Regulatory actions FDA may take against non-compliant hospitals

Under the Act, we are authorized to take any of the following regulatory actions against a non-compliant device manufacturer (in this case, a hospital):

  1. Public health alerts and notifications. We have the authority to require a hospital to directly notify health care providers, consumers, and other relevant parties of devices that pose actual or potential risk to the health of the public. In addition, we have the authority to issue our own alerts and notifications on issues that are of a public health concern.
  2. Warning Letter. This is an official FDA document that would inform an individual hospital that we have found serious violations of the Act, and that we may initiate action without further notice if the violations are not promptly corrected. However, we are not legally obligated to send a Warning Letter prior to initiating action.
  3. Mandatory recall. We have the authority to require a hospital to recall a reprocessed SUD if it could cause serious, adverse health consequences or death.
  4. Seizure. We have the authority to seize a medical device that we consider to be adulterated (e.g., one that is determined not to be in compliance with the quality system requirements) or misbranded (e.g., one that is labeled with an incorrect device description, such as size).
  5. Injunction. We may seek an injunction against a hospital to prevent manufacturing or distributing a device that violates a requirement of the Act.
  6. Civil money penalties. We may initiate an administrative proceeding to impose civil money penalties of up to $1 million (per proceeding) against persons who violate the Act.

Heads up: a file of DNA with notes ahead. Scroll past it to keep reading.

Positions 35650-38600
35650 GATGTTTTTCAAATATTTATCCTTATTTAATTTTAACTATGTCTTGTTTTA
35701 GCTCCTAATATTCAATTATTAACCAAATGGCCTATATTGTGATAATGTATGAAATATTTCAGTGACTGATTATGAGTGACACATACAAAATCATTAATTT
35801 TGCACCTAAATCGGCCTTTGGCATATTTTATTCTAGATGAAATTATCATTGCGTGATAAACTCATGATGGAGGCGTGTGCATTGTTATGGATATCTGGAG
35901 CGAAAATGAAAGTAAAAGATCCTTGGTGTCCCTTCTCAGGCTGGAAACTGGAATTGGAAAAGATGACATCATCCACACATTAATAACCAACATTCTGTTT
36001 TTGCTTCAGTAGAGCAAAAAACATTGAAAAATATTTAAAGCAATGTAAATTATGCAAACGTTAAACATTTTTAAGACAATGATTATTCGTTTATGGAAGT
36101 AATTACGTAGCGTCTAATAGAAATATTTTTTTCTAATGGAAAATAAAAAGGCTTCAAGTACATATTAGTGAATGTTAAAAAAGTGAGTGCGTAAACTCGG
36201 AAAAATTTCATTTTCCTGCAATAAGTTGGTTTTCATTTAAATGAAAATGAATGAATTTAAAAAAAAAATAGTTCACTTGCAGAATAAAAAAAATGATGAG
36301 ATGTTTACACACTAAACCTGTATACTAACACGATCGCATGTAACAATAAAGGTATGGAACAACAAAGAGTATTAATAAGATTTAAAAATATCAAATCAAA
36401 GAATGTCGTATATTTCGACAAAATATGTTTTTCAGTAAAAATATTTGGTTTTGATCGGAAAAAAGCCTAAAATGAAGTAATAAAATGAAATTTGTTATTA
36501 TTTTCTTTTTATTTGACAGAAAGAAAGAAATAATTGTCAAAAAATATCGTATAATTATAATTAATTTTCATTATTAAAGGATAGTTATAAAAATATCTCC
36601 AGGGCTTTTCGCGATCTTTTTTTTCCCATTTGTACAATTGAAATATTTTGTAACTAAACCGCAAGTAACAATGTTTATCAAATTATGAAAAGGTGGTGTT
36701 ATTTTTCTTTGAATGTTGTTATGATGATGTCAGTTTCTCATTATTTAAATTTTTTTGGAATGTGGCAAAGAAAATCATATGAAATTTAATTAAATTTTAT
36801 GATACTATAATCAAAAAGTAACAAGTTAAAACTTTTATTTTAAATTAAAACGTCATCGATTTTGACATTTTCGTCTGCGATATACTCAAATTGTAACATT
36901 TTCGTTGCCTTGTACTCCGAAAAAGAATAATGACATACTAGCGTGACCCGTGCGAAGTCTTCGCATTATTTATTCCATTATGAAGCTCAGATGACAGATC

7. Prosecution. We have the authority to initiate action to criminally prosecute persons responsible for violations of the Act.

Recommendations

We recommend that you familiarize yourself with FDA's reprocessing and reuse policy if you intend to engage in or continue in these manufacturing activities. We encourage you to explore our Internet site for information and guidances on the SUD reuse issue. In particular, please consult the enclosed guidance document, which sets forth our policy on how we intend to regulate hospitals that reprocess SUDs, as well as our priorities for enforcing these requirements. We also encourage you to consult with our Division of Industry and Consumer Education (DICE) by calling 1-800-638-2041 or e-mailing DICE at DICE@cdrh.fda.gov.

We realize that these regulations are not familiar to most hospitals, and that compliance with them will not be easy. But we must enforce them for the sake of patient safety. Our goal - and yours, I am sure - is to see to it that patients who receive reprocessed SUDs are afforded the same level of safety and effectiveness as those who receive new ones.

Sincerely yours,

David W. Feigal, Jr. MD, MPH
Director
Center for Devices and Radiological Health

Enclosure

 

Suggested Reading

The following is a partial list of guidances and material that may be helpful to you. Copies of the guidances can be obtained from FDA's Internet site or by contacting the Division of Industry and Consumer Education by calling 301-796-7100 or 1-800-638-2041; by e-mailing DICE@CDRH.fda.gov; or by faxing 301-443-8818. You also are encouraged to search the Device Advice web site for specific guidance to new manufacturers.

Overview of FDA Modernization Act of 1997, Medical Device Provisions, February 19, 1998

Additional Copies of Guidance Document

Additional copies are available from the Internet. You may also send an e-mail request to CDRH-Guidance@fda.hhs.gov to receive a copy of the guidance. Please use the document number 1168 to identify the guidance you are requesting.